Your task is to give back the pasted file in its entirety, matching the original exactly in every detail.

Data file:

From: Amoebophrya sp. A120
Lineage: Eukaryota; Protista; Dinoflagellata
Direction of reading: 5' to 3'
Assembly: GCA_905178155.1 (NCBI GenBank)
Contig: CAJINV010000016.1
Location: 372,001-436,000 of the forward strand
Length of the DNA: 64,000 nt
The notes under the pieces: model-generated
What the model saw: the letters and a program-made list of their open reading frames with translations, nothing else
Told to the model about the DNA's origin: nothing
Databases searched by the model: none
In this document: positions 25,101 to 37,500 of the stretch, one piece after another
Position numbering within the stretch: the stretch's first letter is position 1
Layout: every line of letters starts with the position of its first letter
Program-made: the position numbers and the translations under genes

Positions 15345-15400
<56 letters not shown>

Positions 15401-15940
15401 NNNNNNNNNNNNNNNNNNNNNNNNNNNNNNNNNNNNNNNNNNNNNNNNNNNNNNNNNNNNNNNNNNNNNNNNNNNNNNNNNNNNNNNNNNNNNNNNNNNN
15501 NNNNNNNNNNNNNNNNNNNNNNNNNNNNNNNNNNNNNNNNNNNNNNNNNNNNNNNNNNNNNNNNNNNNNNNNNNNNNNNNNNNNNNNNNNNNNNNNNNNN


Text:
From: Amoebophrya sp. A120
Lineage: Eukaryota; Protista; Dinoflagellata
Direction of reading: 5' to 3'
Assembly: GCA_905178155.1 (NCBI GenBank)
Contig: CAJINV010000016.1
Location: 372,001-436,000 of the forward strand
Length of the DNA: 64,000 nt
The notes under the pieces: model-generated
What the model saw: the letters and a program-made list of their open reading frames with translations, nothing else
Told to the model about the DNA's origin: nothing
Databases searched by the model: none
In this document: positions 25,101 to 37,500 of the stretch, one piece after another
Position numbering within the stretch: the stretch's first letter is position 1
Layout: every line of letters starts with the position of its first letter
Program-made: the position numbers and the translations under genes

Positions 15345-15400
<56 letters not shown>

Positions 15401-15940
15401 NNNNNNNNNNNNNNNNNNNNNNNNNNNNNNNNNNNNNNNNNNNNNNNNNNNNNNNNNNNNNNNNNNNNNNNNNNNNNNNNNNNNNNNNNNNNNNNNNNNN
15501 NNNNNNNNNNNNNNNNNNNNNNNNNNNNNNNNNNNNNNNNNNNNNNNNNNNNNNNNNNNNNNNNNNNNNNNNNNNNNNNNNNNNNNNNNNNNNNNNNNNN